Same as MEDI-UA 996 001 and ENGL-UA 800 002.

Type

Interdisciplinary Seminars (IDSEM-UG)

IDSEM-UG9100 Lib Arts
HUM
Hist & Cult
SP 2013

BERLIN: Berlin's Modern History and Culture: A European Perspective

4 units

Description

THIS COURSE TAKES PLACE AT NYU-BERLIN. Germany’s profound influence on Modern European history and culture is felt nowhere as visibly as in Berlin. This interdisciplinary course analyzes the city’s contributions to culture––in literature, memoir, music, film and painting––and its politics in the wider context of European trends. The course provides a comprehensive survey of Modern Berlin history and examines how artists reflected on those changing times. Special topics include: Christopher Isherwood’s fictionalized memoirs during the Weimar Years, the Nazi Aesthetic during the Berlin 1936 Olympics as constructed by filmmaker Leni Riefenstahl, the photo-realist reflections of painter Gerhard Richter on terrorism in Berlin in the 1970s, and Germany’s literary reassessment of guilt and victimhood following reunification. Readings and lectures are supplemented with walking tours of Berlin and its museums, to look at traces of historical, social and cultural change in situ; how memory, history and place interact over time in specific locations.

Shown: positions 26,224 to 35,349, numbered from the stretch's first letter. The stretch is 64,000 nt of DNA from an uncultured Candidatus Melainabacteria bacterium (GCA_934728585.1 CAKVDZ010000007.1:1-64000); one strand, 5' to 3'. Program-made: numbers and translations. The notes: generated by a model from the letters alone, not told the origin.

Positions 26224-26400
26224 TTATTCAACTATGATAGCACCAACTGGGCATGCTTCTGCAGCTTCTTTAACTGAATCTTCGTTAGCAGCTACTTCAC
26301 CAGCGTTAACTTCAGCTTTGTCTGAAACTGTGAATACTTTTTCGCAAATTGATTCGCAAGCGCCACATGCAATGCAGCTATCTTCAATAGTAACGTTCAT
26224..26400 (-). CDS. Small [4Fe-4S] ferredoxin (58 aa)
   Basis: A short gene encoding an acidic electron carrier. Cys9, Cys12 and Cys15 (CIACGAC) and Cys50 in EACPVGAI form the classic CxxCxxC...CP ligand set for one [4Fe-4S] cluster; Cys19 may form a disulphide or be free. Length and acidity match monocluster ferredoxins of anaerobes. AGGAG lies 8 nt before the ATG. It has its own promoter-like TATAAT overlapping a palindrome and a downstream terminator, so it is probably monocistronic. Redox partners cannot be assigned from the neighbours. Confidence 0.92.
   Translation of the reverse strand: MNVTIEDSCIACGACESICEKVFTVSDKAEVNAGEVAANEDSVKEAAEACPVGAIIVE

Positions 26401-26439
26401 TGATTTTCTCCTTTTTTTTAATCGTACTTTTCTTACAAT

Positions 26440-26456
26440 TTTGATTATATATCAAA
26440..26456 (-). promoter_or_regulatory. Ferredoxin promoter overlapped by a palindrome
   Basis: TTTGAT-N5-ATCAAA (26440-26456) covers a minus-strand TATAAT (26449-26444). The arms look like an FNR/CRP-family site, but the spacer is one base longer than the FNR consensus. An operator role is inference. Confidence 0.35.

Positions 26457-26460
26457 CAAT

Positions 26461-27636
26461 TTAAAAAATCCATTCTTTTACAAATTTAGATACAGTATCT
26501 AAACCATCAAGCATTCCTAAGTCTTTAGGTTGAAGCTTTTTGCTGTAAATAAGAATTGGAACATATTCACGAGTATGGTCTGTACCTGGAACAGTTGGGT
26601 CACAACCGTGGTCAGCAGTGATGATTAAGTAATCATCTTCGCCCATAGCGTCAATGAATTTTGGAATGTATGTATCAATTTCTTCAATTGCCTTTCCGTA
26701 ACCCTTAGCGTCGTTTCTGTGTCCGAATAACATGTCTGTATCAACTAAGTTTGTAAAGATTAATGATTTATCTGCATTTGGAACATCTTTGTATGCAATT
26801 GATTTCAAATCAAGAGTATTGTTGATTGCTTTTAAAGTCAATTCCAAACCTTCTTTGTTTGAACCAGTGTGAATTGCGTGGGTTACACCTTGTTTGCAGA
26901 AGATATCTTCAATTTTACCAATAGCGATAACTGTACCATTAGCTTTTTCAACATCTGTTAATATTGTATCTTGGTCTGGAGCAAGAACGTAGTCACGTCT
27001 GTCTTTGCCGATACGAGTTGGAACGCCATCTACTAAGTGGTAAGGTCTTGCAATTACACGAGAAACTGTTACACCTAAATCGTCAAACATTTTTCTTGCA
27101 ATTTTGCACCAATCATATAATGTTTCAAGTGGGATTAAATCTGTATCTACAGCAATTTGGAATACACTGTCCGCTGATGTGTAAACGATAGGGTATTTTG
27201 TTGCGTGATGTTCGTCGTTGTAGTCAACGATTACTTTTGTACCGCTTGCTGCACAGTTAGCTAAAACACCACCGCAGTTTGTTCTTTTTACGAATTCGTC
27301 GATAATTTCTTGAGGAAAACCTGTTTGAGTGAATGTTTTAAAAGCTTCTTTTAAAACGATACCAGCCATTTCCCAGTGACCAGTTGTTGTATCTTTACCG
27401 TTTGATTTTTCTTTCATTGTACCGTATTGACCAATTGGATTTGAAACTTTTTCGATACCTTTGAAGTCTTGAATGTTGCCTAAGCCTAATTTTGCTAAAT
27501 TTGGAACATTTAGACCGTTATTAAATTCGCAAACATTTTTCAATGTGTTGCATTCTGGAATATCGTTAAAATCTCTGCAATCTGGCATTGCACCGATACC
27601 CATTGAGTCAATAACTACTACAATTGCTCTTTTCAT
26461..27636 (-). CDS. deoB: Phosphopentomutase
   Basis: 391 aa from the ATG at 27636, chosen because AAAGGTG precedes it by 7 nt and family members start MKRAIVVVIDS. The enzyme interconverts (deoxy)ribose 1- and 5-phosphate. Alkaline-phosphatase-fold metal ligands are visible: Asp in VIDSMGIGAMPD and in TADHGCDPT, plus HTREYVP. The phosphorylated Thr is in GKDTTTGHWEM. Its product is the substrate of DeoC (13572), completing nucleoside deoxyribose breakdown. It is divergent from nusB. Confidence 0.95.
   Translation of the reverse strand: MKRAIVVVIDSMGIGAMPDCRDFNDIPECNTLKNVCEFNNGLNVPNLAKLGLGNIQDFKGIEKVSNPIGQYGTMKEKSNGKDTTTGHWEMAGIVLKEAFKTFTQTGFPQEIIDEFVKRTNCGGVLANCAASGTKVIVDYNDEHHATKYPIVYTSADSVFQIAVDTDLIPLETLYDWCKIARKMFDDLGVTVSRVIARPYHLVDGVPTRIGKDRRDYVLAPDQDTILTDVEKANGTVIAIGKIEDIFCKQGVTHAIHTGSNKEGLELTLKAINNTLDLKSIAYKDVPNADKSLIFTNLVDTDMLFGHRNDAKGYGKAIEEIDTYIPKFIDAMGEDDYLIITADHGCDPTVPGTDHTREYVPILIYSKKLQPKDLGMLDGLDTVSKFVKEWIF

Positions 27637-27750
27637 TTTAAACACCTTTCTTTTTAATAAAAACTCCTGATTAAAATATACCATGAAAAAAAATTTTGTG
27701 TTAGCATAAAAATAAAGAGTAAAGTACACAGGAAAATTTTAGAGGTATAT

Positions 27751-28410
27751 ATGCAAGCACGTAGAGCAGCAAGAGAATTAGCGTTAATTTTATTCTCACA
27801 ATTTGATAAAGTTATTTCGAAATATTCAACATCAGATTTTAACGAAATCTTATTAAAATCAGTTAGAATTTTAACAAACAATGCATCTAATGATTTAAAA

Type

Global Programs (IDSEM-UG)

IDSEM-UG1289 Lib Arts
HUM
Hist & Cult
SP 2013

Narrative Investigations II: Realism to Postmodernism

4 units Tue Thu
11:00 AM - 12:15 PM
Stacy Pies

Syllabus

IDSEM-UG1289

Description